The British government will demand EU observation role in the coming Zimbabwe election during the re-engagement talks scheduled to begin in London tomorrow reports in a communiqué leaked to the Press reveals. By their nature, communiques are brief reports or outlines of deliberations undertaken and cannot be prepared before such deliberations. Although the Zimbabwe re-engagement team comprising of Justice and Legal Affairs Minister Patrick Chinamasa; Energy and Power Development Minister Elton Mangoma, and Regional Integration and International Co-operation Minister Priscilla Misihairabwi-Mushonga left for London yesterday, a full draft communiqué dated 26 March 2013 had already been prepared detailing Britain’s position and the perceived contributions from the re-engagement team. The 10-point communiqué is titled “Friends of Zimbabwe, 2013 Draft Communiqué”.
Leaders of protests that felled the Bulgarian government are struggling to unite to form a single political party that can challenge the old order at May’s election. Despite hundreds of thousands of people protesting in the past months over what they see as a corrupt political class that has failed to improve living standards, that impetus is now waning and their leaders are squabbling among themselves. “Suddenly, every Bulgarian is … the organizer of the protests,” Angel Slavchev, from the National Citizens Initiative, one of several groups competing to lead protesters, told Reuters. “I have had enough of fakes.”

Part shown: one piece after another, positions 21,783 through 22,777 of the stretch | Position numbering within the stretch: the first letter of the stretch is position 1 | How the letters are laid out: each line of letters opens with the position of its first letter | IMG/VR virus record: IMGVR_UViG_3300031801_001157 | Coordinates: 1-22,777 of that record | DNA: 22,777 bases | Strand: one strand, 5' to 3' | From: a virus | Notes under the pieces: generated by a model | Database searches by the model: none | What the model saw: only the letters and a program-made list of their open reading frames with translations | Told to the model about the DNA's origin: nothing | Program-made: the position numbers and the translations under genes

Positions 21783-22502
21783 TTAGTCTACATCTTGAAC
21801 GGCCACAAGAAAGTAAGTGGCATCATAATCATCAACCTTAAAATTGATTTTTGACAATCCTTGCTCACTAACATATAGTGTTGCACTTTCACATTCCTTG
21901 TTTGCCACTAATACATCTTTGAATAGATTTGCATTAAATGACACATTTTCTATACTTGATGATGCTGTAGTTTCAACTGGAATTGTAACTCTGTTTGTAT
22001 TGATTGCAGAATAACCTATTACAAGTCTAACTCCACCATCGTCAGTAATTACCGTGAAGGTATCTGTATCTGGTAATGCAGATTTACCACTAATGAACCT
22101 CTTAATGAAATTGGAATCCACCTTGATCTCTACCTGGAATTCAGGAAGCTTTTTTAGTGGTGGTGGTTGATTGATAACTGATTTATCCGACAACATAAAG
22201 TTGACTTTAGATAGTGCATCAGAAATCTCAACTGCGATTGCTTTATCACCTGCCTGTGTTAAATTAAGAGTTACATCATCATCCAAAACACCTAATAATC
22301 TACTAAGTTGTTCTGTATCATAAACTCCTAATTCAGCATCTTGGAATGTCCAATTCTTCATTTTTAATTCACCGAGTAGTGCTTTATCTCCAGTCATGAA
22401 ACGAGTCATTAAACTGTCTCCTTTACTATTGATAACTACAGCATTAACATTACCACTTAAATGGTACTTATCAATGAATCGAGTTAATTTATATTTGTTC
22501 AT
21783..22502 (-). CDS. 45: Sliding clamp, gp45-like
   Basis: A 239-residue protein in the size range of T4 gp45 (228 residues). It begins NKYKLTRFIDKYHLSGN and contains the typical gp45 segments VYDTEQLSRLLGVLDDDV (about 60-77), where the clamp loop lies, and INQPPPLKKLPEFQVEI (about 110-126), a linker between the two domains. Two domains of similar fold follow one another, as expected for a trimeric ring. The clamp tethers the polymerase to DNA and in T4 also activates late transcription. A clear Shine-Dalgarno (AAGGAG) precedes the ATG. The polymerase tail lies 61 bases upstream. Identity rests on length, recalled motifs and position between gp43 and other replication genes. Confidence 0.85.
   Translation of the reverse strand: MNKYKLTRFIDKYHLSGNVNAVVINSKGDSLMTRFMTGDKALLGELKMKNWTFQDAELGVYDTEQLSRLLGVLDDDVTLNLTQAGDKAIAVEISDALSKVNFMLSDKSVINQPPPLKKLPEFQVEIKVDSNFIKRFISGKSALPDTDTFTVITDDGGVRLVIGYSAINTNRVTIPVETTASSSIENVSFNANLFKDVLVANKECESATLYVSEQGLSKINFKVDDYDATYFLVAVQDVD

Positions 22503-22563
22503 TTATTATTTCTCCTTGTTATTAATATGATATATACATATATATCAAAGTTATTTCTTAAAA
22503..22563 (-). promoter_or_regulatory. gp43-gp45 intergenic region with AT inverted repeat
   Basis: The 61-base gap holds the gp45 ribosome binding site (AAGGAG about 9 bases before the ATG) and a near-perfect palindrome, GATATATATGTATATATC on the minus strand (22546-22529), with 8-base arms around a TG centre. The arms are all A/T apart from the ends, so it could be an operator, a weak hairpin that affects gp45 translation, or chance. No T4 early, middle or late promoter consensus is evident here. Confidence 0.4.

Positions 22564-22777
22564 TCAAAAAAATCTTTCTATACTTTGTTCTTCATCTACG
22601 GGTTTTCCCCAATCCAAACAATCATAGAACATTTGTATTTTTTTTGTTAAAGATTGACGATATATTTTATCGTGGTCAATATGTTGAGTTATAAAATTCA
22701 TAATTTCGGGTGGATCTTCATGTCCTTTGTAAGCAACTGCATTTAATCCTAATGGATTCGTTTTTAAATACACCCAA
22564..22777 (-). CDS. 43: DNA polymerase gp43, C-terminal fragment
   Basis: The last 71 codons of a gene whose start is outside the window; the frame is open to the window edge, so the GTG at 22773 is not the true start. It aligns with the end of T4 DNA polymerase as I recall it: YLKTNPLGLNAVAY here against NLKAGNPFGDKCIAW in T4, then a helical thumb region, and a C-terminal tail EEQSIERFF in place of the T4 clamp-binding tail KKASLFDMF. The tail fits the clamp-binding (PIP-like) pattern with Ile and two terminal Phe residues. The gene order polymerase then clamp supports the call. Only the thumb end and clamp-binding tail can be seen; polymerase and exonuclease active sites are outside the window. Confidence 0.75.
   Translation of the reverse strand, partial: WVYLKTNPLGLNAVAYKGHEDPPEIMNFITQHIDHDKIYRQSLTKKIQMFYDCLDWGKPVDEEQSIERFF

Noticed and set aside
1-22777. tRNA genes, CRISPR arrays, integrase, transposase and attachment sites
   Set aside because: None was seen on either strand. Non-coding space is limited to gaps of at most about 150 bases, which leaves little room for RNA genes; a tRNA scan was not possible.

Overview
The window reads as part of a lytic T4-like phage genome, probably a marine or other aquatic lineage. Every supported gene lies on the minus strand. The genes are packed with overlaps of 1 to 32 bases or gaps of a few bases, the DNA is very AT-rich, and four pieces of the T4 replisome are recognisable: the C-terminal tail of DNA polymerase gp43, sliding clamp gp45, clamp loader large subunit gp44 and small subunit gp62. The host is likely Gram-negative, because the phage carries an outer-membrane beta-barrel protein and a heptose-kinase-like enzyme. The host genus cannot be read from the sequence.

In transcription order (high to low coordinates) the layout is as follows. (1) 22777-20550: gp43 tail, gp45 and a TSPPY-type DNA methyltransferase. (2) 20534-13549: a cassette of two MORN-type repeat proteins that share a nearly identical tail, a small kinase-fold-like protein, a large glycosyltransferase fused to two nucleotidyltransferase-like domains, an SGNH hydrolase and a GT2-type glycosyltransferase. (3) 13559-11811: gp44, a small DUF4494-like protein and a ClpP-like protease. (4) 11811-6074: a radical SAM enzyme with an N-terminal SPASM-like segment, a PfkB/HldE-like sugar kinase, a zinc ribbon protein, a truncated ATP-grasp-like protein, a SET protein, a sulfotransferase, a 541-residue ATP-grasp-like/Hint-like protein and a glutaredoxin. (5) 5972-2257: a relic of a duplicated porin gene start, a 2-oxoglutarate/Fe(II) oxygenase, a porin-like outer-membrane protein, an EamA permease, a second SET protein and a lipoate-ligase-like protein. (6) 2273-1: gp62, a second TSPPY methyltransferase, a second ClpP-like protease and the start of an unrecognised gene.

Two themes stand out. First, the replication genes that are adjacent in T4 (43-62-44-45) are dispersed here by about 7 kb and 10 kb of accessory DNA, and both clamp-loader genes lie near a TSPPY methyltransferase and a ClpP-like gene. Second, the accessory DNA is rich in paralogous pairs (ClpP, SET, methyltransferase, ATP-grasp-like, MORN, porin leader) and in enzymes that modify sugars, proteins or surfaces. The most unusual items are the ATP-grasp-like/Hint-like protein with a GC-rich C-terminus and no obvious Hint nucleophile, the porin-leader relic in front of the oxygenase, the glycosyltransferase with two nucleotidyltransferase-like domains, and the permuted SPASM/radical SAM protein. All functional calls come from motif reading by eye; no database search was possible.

Seeking a solution to stalemate in the Senate, Italy’s upper house of parliament, election-winner Pier Luigi Bersani has said his center-left alliance will not ally with former Prime Minister Silvio Berlusconi’s bloc. Pier Luigi Bersani said in a newspaper interview published on Friday that his center-left bloc was not prepared to ally with the rival group led by Silvio Berlusconi, even with Berlusconi holding the upper hand in the Senate. “I want to spell it out clearly: the idea of a grand coalition does not exist and will never exist,” Bersani told La Repubblica. As the most popular party in the vote for the Chamber of Deputies, the lower house, Bersani’s bloc is guaranteed 54 percent of the seats under Italian electoral law. The Senate, however, has roughly equal legislative powers, meaning that this lower house majority might not suffice for Bersani to push policies through as premier. “Call it what you want,” Bersani said when asked whether he would seek a minority government in the Senate instead. “Minority government, government of purpose, that doesn’t interest me. For me it is a government of change.”